Nevada to receive $285 million in opioid settlements
Robert Perea, The Fernley Reporter
Nevada will receive more than $285 million from two settlements with major drug manufacturers and will use the funds to fight the opioid epidemic, Attorney General Aaron Ford announced Tuesday.
The money will come from three sources: a multistate settlement with the three largest opioid distributors; an agreement with opioid manufacturer Johnson & Johnson and its U.S.-based Janssen Pharmaceutical Companies; and a grant from the U.S. Department of Justice to increase rural counties’ access to mitigation and health programs.
“The funds that our state will receive going forward will help us save lives and mitigate the harms done to our residents because of the ongoing opioid epidemic,” said AG Ford. “Our team has worked diligently to get Nevada the resources we must have to help Nevadans in need in one of the epidemic’s hardest-hit states, and to obtain justice from many opioid manufacturers and distributors. While no settlement will bring back those lost to opioids, these funds will be used to prevent further loss of life and help heal Nevada’s families
Earlier this year, the state, along with all Nevada counties, and cities that currently have active litigation against opioid companies, came to an agreement on the intrastate allocation of funds from opioid-related recoveries. This One Nevada Agreement on
Allocation of Opioid Recoveries provides a framework for how funds from any Nevada opioid-related settlement will be allocated among the state and various local governmental entities and used to remediate the harms, impact and risks caused by the opioid epidemic in the state.
Lyon County, the City of Fernley, North Lyon County Fire Protection District and Central Lyon County Fire Protection District are among the local governments in the One Nevada Agreement.
Nevada will participate in a $26 billion opioid settlement with the three largest opioid distributors – AmerisourceBergen, Cardinal Health and McKesson – that will bring much-needed resources to Nevada. The Attorney General is optimistic that the Nevada local governments through the One Nevada Agreement will join with the State in the settlement, which will result in Nevada receiving $231,679,409 over a period of 18 years under the settlement.
“Entering into this settlement means that Nevada will start receiving funds as early as the first quarter of 2022 to begin funding programs to fight the opioids epidemic throughout the entire state,” Ford said. “There is no question that the opioid epidemic has devastated Nevada and money is needed now to address comprehensive statewide remediation.”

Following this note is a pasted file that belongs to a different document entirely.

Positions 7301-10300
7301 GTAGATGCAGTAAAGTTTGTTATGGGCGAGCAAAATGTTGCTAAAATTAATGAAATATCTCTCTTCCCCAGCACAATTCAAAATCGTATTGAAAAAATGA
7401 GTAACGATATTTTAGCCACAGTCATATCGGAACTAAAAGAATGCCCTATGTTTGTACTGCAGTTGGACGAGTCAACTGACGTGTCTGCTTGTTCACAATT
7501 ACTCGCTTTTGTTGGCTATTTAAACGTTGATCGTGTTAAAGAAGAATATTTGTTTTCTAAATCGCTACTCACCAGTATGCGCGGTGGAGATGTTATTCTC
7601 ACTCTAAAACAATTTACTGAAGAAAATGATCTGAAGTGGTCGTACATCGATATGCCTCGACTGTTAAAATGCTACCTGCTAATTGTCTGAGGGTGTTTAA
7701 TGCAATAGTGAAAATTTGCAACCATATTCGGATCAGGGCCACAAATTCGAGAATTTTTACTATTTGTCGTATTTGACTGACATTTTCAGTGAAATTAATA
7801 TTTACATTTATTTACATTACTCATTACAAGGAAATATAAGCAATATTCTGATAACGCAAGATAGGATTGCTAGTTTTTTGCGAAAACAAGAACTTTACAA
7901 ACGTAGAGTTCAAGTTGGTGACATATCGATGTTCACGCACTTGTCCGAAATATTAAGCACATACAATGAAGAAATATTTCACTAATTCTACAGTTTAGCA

Nevada will settle with Johnson & Johnson and its U.S.-based Janssen Pharmaceutical Companies to resolve the companies’ role in the state’s opioid epidemic. Similar to the agreement with the distributors, the Attorney General is optimistic that the Nevada local governments, through the One Nevada Agreement, will join with the State in the settlement, which will result in Nevada receiving $53,508,792, 95 percent of which is payable by the end of 2022. This is a much faster timeframe than most of the settlements between other states and Johnson & Johnson, many of which are payable over a period of nine years.
In a lawsuit filed by Office of the Attorney General, Nevada alleges that the manufacturers, distributors, pharmacies and individuals created an ecosystem of addiction with deadly consequences to the state and its residents for their own profit. The claims are outlined in the second amended complaint, but the settlements with the distributors and one manufacturer will only release claims against the three major distributors and that manufacturer. Nevada will continue to pursue its claims against several other opioid manufacturers and pharmacy defendants.
Nevada has received a $5.75 million grant from the Department of Justice for the Comprehensive Opioid, Stimulant and Substance Abuse Site-based Program (COSSAP) grant, a collaboration between the Nevada Office of the Attorney General, State Department of Health and Human Services, Northern Regional Behavioral Health Coordinator and seven subaward sites.
The funding will be used primarily in rural and frontier Nevada to either establish or expand the Mobile Outreach Safety Teams (MOST) and Forensic Assessment Services Triage Teams (FASTT) in counties where the subaward sites are located. MOST serves as a jail and hospital diversion program, while FASTT provides assessment and case management for high-risk individuals and those with mental health and other disorders. The funding will also be used by the counties’ community coalitions to continue naloxone distribution and drug take-back days.
“The opioid epidemic does not end at county lines, and many rural and frontier counties must combat this crisis with few services,” said AG Ford. “When speaking with rural and frontier law enforcement and community leaders, I often hear how mental health and addiction continue to wreck families and affect public safety. I am proud that our Office obtained this grant so that we can better support mental health services and ease the burden on the criminal justice system across Nevada.”
This grant is designed to provide resources to those in rural and frontier counties in the state, many of whom have limited access to health care and mental health facilities. The subaward sites and their county locations are as follows:
- Partnership Carson City (Carson City)
- Churchill Community Coalition (Churchill County)
- Partnership Douglas County (Douglas County)
- Healthy Communities Coalition (Lyon County)
- Community Chest, Inc. (Storey County)
- Nye Community Coalition (Nye and Lincoln Counties